Lilies for the Garden

Posted by @pardalinum on
Hybrid lilies (genus Lilium) are sorted into eight divisions that are based on their genetic background. The most common and readily available lilies for the garden are from Division I, Asiatic hybrids; Division VI, Trumpet hybrids; Division VII, Oriental hybrids; and Division VIII, Interspecific or hybrids that don't fit into any of the other seven divisions.

Asiatic hybrids

Asiatic hybrid lilies have the most diverse range of colors, patterns, and forms of all the lilies. This is due to the many species involved in their breeding. Flower orientation can be upward facing through all degrees to downward facing or pendant. Upward facing lilies for the cut flower trade are a focus of the Dutch hybridizers but these are also popular for garden use and comprise a large portion of the Asiatic lilies in commerce. Asiatic lilies are also available in short dwarf forms for use in pots. They come in the same colors and patterns as the taller lilies. Depending on the cultivar, they can start blooming from late spring to mid summer and very few have fragrance.

Upfacing Asiatic lilies are nice to have around a deck or in the front of the border where they are easily viewed from above. Taller ones can be planted farther back where they tower over shorter plants. In this case the whole plant is a focal point of interest.


'Bonnie Jean', 'Accent' and 'Pretty Girl'

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'Trogon' and 'Heather's Promise'

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Outward facing Asiatics seem to be preferred by hummingbirds. It is easy for them to access the nectar, then back out of the bloom. They work well in most areas of the garden.


'Alexly', 'Yellow Whoppers' ('Tiger Babies' behind) and 'Firetruck'

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'Iowa Rose'

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Downfacing or pendant Asiatics are unique lilies. The inflorescence can be quite open and airy and the strong stems sway gently in a breeze. The flowers are often smaller than those of other lilies, reminding one of butterflies. The ones with long pedicels need a bit more elbow room. Hummingbirds also like this type of lily for its easy access to the nectar furrows.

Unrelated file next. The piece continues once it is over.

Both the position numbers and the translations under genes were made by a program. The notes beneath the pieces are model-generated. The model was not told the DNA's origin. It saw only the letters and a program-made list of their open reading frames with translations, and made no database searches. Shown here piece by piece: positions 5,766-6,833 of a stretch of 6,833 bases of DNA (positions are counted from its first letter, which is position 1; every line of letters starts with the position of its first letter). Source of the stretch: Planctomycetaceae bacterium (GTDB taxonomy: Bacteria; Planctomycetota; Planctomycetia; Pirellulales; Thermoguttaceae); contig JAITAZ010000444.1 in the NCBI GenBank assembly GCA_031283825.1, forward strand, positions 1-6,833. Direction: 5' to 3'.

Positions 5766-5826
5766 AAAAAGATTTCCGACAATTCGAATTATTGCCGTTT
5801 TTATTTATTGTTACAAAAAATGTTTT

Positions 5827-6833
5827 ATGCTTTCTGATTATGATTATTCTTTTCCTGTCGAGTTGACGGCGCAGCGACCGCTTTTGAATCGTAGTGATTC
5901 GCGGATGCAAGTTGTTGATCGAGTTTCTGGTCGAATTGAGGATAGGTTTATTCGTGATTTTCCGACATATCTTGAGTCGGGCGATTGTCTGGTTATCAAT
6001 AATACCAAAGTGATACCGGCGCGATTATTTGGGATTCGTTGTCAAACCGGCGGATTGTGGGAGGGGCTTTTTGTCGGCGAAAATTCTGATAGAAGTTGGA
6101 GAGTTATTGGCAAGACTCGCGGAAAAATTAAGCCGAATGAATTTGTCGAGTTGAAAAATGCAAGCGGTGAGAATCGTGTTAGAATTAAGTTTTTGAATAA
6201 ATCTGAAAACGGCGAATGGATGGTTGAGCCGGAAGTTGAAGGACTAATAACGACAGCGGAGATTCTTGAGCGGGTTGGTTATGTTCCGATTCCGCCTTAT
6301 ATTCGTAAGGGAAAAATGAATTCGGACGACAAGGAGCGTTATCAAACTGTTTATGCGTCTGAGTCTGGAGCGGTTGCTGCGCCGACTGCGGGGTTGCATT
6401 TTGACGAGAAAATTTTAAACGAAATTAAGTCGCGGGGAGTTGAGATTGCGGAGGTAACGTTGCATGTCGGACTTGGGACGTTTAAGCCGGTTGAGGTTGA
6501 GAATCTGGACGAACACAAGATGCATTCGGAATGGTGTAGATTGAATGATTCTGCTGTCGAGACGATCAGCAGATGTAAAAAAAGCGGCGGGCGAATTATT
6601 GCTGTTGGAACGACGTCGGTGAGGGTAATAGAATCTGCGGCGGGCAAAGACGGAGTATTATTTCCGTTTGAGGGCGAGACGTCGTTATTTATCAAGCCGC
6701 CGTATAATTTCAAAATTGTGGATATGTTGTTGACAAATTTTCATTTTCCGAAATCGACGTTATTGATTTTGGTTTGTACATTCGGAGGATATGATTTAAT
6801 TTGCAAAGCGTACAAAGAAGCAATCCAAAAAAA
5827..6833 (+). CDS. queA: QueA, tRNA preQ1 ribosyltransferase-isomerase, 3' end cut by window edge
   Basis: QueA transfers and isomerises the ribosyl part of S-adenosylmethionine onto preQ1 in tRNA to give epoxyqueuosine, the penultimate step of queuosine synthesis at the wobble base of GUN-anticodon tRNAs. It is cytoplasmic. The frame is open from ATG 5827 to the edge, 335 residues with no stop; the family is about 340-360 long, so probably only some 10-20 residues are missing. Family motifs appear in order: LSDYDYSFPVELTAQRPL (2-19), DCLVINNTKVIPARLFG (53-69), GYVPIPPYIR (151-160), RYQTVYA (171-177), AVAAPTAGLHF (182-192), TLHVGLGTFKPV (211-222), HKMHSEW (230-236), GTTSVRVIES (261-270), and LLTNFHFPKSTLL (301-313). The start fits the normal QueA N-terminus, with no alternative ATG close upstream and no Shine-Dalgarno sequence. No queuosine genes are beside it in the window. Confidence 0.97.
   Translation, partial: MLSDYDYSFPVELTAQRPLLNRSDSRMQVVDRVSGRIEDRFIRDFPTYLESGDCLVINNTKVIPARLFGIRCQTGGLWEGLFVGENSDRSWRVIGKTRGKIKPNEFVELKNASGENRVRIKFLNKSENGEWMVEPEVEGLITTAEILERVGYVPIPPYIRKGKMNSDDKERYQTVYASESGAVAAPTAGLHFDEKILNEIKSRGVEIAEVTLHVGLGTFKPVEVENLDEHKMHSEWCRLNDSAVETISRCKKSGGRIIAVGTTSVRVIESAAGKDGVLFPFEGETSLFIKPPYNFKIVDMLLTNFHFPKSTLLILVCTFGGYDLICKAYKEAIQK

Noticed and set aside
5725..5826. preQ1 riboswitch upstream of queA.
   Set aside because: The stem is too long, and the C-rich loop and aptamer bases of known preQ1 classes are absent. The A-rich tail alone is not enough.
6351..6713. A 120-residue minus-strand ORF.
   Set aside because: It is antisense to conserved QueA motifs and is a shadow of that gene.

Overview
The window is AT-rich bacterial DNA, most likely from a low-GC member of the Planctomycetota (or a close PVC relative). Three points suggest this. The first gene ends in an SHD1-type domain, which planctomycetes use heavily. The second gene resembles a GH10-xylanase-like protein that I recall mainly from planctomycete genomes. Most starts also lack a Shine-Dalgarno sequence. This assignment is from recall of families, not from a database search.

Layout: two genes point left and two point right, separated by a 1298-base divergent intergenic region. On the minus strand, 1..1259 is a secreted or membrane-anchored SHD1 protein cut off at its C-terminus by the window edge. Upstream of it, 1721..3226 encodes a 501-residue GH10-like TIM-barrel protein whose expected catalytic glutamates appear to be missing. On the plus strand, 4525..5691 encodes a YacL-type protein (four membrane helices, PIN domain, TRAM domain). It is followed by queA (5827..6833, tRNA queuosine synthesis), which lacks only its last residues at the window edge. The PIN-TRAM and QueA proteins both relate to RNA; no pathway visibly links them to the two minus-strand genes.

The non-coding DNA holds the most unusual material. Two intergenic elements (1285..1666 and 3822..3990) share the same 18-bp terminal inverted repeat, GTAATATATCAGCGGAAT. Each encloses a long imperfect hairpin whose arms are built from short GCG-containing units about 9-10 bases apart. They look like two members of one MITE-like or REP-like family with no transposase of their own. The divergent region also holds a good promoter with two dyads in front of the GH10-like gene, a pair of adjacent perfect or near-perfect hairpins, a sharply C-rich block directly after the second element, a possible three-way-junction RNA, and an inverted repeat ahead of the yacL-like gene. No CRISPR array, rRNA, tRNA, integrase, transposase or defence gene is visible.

'George Slate', 'Morden Butterfly' and 'Katinka'

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'Chocolate Canary'

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Double Asiatic hybrids 'Fata Morgana' and 'Elodie'




Trumpet/Aurelian hybrids

Trumpet lily hybrids are most often sold as seed strains with names such as Pink Perfection, Midnight, Black Dragon, Golden Splendor and others. Colors are in the pink to purple or yellow, gold and orange ranges. Black Dragon is a white strain. Many have golden throats. Trumpets can vary somewhat within a strain but overall are similar. Trumpet lilies can be quite fragrant, so plant them where a little perfume is desired in the garden. Aurelian lilies are trumpet lilies having L. henryi in their genetic background. L. henryi can add unique aspects such as wide open blooms, throat markings, completely recurved tepals, and papillae (bumps or protrusions on the petal surface). Trumpet lilies are bred to have nice looking exteriors as well as interiors because much of that surface is visible to the viewer. The bloom season for trumpet lilies begins as the Asiatic show tapers off.


'Tropical Isle', Ice Caves and Summer Palace

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Pink Perfection

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Aurelians 'Gold Eagle', 'Madame Butterfly' and 'White Henryi'


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Oriental hybrids

Oriental hybrids are the royalty of lilies. With huge flowers and divine fragrance, they make a real impact in the garden. Colors are in the range of white, pink, lavender and red. Breeders are also working to improve yellow in Oriental lilies, so we can expect to see more of those on the market. The most well-known Oriental lily is 'Star Gazer'. Oriental lilies start blooming as the trumpets wind down and they can bloom into late August. For the latest blooming Orientals look for L. speciosum hybrids such as 'Uchida' or even the species itself. These bloom into September here in the Willamette Valley of Oregon. Like the Asiatic group, Oriental lilies are also available in short forms for use in pots and containers.

'Pensacola', 'Tessala' and 'Rio Negro'

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'Summer's End'

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Interspecific hybrids

This is a very large group of lilies that don't fit into any other division. They are derived from crosses of lilies from different divisions. These include the Orienpet lilies (OT, Oriental and trumpet), LA (L. longiflorum and Asiatics), LO (L. longiflorum and Oriental), OA (Oriental and Asiatic), and a number of other combinations. This is the hottest area for cutting-edge breeding, with new cultivars appearing on the scene every year.


Orienpets (OT) 'Rococo', 'Gloriana' and 'Miss Libby'

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Longiflorum/Orientals (LO) 'Terni' and 'Pink Heaven'

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Longiflorum/Asiatic hybrids (LA) 'Golden Torch' and 'Original love'




Oriental/Asiatic hybrids (OA) 'First Crown' and 'Chengdu'



As you can see, there are many choices for garden lilies. By growing lilies from each division, you can have lilies blooming all summer long. Find more in the lilium data base by searching for the type of lily (e. g. Asiatic, Oriental, trumpet, Orienpet) and include the word "lilium" (not "lily"!). If you are looking for short lilies, then include the word "pot" or "dwarf" also.

 
Comments and discussion:
Thread TitleLast ReplyReplies
Nice and clear by eclayneJul 17, 2013 12:40 AM4

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